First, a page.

A new species of eel has been discovered which is so old that it retains its dinosaur-era characteristics and has been branded a 'living fossil'.
The eel was found in a cave beneath the Pacific Ocean in the Republic of Palau, which is around 500 miles east of the Philippines.
The reddish brown eel is just 1.7 inches long and has many of the hallmarks of the primitive eels of the Mezozoic era - some 200million years ago.
First eel: The new species discovered in an undersea cave is a 'living fossil', astonishingly similar to the first eels that swam some 200 million years ago
Such is its anatomical age, the species has required an entirely new breed of classification from scientists, because none of the other 819 species, which are grouped into 19 families, would suffice.
It has been called Protoanguilla Palau, which is a mix of Greek and Latin meaning 'first eel', and is the only example of the newly-created taxonomic family, Protoanguillidae.
The discovery was made by a team from the Natural History Museum and Institute in Chiba, Japan, led by Masaki Miya, which reported it s findings in the British journal Proceedings of the Royal Society B.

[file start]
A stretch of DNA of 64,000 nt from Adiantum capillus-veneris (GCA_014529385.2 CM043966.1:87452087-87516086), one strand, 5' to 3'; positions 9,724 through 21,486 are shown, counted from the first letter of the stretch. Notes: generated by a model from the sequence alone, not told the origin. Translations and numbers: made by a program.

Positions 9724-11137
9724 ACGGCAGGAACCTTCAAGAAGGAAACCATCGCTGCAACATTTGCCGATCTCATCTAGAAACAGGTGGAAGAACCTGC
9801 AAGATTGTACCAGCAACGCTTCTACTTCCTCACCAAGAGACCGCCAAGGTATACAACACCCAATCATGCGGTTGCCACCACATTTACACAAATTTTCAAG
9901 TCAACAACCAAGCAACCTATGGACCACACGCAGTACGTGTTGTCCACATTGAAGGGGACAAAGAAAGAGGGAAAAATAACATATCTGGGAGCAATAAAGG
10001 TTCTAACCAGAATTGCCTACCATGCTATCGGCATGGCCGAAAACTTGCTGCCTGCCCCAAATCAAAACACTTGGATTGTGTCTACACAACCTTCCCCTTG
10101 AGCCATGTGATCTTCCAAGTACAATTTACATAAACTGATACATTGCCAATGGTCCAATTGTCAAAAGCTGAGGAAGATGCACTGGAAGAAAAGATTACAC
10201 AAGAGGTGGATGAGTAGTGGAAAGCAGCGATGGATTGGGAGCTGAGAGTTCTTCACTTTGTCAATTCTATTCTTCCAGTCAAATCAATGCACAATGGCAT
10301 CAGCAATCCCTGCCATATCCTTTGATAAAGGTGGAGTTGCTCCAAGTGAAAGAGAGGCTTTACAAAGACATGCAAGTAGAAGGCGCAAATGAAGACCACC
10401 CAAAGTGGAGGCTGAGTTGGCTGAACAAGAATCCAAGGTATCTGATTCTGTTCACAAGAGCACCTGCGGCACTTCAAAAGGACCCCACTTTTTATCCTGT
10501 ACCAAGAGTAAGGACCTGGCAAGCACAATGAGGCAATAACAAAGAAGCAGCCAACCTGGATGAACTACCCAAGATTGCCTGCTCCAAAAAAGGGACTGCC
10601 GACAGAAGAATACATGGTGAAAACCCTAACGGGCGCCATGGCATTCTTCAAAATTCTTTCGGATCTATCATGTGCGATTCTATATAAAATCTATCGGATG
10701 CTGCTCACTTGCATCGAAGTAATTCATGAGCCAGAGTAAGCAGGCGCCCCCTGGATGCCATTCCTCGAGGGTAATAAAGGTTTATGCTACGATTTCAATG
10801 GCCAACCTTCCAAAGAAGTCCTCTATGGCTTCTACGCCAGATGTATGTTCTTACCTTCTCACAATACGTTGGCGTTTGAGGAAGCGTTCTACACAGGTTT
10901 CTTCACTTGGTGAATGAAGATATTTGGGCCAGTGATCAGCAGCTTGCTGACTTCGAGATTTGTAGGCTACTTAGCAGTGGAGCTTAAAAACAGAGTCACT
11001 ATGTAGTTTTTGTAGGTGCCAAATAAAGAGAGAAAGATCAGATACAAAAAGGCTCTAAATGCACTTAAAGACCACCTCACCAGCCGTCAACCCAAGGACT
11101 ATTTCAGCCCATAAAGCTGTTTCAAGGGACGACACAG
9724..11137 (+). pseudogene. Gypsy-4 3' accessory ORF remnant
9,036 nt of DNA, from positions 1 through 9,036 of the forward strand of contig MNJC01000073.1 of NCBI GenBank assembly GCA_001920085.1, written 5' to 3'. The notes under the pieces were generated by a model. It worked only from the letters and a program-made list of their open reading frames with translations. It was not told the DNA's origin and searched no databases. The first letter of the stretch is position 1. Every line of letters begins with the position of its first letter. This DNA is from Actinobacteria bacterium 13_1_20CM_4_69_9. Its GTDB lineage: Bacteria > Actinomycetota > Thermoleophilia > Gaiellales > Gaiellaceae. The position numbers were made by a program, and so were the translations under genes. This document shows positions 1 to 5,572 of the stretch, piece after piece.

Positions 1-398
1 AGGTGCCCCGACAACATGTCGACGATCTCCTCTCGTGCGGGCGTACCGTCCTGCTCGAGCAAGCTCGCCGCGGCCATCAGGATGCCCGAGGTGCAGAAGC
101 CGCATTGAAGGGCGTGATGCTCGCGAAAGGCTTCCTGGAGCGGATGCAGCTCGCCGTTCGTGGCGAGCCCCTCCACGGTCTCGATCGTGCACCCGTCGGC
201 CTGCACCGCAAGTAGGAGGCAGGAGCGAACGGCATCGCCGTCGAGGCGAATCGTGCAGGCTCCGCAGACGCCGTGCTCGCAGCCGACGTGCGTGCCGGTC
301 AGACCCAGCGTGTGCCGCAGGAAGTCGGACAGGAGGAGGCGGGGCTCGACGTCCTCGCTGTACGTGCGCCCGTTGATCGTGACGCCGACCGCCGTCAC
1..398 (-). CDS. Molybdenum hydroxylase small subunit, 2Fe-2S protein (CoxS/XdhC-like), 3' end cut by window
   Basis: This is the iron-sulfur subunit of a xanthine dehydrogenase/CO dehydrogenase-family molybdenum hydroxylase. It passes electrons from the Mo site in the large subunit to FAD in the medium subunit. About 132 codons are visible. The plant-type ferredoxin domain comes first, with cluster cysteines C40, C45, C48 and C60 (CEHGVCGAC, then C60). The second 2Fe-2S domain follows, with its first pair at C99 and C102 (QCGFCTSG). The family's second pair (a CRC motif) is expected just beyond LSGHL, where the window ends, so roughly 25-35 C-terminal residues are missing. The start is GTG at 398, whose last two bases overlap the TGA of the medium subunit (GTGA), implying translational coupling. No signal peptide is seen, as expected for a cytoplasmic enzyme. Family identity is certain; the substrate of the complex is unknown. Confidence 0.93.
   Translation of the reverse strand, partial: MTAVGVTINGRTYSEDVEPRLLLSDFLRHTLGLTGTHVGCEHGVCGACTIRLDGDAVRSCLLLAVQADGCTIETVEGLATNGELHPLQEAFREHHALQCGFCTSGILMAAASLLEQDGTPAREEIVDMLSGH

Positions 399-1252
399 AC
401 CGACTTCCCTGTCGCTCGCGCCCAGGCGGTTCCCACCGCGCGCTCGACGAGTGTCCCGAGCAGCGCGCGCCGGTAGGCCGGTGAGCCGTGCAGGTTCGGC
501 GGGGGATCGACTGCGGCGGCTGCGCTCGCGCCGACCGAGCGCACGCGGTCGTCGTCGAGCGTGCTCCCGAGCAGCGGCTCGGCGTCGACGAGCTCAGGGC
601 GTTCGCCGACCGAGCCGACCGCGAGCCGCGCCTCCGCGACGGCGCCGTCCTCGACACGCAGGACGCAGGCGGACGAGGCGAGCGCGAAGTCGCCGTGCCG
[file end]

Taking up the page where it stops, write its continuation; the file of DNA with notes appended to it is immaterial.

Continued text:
Among the ages-old features of the eel are a disproportionately large head compared to its short body, distinctive gills and iridescent fins with white piping.
'The eel looks so bizarre - large head with relatively short body and various unique, internal characters - that no ichthyologist, including us, correctly identified it as a member of true eel at first sight,' Miya told Discovery News.
Eight specimens of the P. Palau were collected by hand using nets and lamps, varying between 3-4 inches long, and were DNA tested to ensure they were part of the eels genetic family.
Its cave home is at the western end of a fringing reef - one of three types of reef, alongside barrier reefs and atolls - of Ngemelis Island, Palau.
The cave in an undersea ridge is estimated to be between 60 and 70 million years old, and while it may have once been more widely populous - and could still be - it is currently only known to exist in this one location.
That has led to discussions about making it an endangered species to protect it from curious divers and avaricious aquariums looking for unique exhibits.
It has also raised as many questions as it has answered for evolutionary biologists, with 'living fossils' being rare discoveries.
The term was first used by Charles Darwin in his book On The Origin of Species to describe species that have survived for millions of years with barely any evolution due to 'having inhabited a confined area, and from having thus been exposed to less severe competition.'